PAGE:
Widowed parents play a critical role in promoting family adaptation and facilitating their children's adjustment to the loss of a parent; yet the psychological wellbeing of these parents has received scant attention. In this study we examined depressive symptoms and grief intensity in 252 spousally bereaved men with dependent-age children. Participants learned of the study and completed initial surveys at variable time points during their first 2 years of bereavement. Depressive and grief symptoms remained persistently high, with 45% of the sample exceeding screening thresholds for clinically significant depressive symptoms two years after the death of their spouses. In linear regression models, higher intensity or frequency of depression and grief symptoms were associated with poorer psychological adaptation, lower parenting self-efficacy, and lower parenting satisfaction scores. Relationships between fathers' distress and potentially modifiable end-of-life variables regarding their spouses were examined. Notably, those who reported that their wives were at peace with dying had lower depressive and grief scores at various intervals. Overall, the magnitude and duration of the depressive and grief symptoms suggests that widowed fathers' psychological distress does not quickly abate over the first 2 years of bereavement, which may be attributable to the unique set of bereavement challenges facing widowed parents such as facilitating their children's grief, assuming sole parenting responsibilities, and managing a household on their own. The findings underscore the need to further examine emotional distress in widowed parents and how their wellbeing impacts family functioning. (PsycINFO Database Record (c) 2019 APA, all rights reserved).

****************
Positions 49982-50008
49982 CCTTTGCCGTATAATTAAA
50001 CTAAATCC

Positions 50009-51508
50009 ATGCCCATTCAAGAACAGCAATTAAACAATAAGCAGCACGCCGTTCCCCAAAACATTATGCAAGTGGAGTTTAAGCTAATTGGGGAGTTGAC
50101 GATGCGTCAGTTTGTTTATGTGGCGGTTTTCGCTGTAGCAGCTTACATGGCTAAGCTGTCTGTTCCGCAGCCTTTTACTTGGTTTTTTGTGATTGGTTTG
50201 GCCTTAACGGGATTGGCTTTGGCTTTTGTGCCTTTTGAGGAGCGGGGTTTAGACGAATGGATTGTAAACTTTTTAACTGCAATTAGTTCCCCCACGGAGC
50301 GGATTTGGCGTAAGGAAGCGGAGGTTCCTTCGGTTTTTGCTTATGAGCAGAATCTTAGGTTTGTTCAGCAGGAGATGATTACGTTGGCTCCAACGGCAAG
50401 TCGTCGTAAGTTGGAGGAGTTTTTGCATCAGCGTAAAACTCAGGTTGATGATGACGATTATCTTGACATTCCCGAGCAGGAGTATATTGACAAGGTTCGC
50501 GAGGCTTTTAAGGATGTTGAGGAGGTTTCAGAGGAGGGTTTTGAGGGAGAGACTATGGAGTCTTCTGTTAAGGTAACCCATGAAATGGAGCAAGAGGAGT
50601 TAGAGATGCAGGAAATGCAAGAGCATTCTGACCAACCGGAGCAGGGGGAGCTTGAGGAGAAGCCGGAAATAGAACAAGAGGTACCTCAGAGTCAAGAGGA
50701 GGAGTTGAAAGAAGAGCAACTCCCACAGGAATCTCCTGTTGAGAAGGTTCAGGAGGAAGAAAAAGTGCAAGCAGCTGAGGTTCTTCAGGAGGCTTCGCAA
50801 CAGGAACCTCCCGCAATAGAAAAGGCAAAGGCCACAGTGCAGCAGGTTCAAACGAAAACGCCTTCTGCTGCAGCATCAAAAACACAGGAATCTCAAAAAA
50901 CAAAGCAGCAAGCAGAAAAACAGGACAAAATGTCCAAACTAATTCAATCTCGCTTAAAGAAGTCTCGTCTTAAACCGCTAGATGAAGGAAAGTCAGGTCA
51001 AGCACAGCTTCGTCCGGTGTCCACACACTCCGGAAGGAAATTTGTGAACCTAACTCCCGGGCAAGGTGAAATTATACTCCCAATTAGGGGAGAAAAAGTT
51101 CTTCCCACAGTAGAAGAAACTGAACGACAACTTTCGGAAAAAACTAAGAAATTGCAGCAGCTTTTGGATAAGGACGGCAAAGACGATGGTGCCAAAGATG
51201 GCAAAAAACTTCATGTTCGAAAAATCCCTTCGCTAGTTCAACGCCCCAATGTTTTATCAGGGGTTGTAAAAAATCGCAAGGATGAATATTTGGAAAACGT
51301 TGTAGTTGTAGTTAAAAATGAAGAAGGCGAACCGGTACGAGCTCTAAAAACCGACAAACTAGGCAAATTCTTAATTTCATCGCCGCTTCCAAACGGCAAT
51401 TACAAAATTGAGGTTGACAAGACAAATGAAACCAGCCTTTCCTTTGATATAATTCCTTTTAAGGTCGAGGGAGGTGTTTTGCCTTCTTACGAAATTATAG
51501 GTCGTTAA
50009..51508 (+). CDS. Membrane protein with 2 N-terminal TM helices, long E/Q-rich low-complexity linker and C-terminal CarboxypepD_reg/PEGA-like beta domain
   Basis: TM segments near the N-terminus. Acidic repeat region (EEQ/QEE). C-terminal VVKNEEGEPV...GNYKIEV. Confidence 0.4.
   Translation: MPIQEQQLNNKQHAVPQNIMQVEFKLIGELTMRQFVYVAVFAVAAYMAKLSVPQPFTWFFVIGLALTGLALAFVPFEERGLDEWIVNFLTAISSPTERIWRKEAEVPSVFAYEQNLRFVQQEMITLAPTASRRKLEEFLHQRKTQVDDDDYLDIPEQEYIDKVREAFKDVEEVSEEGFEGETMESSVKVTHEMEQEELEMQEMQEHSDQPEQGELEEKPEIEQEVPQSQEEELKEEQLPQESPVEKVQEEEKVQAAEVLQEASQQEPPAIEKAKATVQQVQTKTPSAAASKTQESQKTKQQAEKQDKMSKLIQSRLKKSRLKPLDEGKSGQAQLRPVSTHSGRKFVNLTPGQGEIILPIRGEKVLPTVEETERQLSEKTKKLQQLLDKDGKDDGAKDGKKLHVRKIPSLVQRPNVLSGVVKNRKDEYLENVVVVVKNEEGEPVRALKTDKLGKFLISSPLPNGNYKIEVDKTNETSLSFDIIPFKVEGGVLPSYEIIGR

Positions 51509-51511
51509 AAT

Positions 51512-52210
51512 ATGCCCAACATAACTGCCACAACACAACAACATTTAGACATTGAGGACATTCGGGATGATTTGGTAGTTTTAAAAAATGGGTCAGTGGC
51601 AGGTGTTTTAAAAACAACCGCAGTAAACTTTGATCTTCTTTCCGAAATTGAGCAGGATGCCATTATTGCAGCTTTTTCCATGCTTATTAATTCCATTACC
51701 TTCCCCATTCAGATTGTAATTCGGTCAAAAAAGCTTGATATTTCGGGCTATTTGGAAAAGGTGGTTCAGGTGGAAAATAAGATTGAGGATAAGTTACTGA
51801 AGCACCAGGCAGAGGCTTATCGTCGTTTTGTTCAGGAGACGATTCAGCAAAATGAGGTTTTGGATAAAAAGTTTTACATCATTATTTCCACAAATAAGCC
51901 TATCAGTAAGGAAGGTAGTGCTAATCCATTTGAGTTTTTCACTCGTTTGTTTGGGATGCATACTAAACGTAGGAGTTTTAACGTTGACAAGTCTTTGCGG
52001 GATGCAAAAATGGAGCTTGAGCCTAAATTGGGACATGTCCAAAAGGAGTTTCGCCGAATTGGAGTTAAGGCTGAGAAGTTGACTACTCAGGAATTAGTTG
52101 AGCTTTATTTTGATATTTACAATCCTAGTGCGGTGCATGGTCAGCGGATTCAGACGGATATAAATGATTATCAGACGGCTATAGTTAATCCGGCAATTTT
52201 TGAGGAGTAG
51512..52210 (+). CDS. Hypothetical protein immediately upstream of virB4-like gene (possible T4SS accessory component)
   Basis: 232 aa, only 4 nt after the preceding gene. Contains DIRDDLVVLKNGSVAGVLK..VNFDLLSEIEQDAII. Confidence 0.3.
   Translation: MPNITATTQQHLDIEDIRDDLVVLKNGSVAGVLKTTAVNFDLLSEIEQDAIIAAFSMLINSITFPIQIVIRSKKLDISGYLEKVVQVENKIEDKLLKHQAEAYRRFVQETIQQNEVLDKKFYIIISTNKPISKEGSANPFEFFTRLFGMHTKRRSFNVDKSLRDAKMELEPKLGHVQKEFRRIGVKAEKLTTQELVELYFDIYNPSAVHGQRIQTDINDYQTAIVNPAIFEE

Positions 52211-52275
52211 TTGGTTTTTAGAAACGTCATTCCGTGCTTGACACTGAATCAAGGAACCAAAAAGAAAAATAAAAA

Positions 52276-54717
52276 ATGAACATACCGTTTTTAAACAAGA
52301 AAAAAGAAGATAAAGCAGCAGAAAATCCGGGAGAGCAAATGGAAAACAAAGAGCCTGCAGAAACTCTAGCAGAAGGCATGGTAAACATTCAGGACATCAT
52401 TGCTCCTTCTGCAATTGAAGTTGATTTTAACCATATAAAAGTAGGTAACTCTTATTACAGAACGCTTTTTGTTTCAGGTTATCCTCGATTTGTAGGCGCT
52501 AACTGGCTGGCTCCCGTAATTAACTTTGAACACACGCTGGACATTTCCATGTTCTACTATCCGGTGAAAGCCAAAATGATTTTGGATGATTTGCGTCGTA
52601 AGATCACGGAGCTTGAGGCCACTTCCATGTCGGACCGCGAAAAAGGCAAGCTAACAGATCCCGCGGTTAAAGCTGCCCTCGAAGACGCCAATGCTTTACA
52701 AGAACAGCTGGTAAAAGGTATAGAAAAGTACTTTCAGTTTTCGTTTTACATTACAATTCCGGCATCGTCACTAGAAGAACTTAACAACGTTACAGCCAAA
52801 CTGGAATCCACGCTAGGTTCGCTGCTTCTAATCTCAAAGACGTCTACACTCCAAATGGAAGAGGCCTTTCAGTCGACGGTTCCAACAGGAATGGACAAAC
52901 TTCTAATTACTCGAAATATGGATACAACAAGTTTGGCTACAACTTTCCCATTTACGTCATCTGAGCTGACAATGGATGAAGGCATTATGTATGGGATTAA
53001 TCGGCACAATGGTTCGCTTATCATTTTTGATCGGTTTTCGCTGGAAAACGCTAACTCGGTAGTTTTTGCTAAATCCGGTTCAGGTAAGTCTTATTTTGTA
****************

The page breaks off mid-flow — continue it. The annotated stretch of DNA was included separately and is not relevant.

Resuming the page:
Psychological and parental functioning of widowed fathers
The first two years
Yopp, J. M., Deal, A. M., Nakamura, Z. M., Park, E. M., Edwards, T., Wilson, D. R., ... Rosenstein, D. (2019). Psychological and parental functioning of widowed fathers: The first two years. Journal of Family Psychology, 33(5), 565-574. https://doi.org/10.1037/fam0000528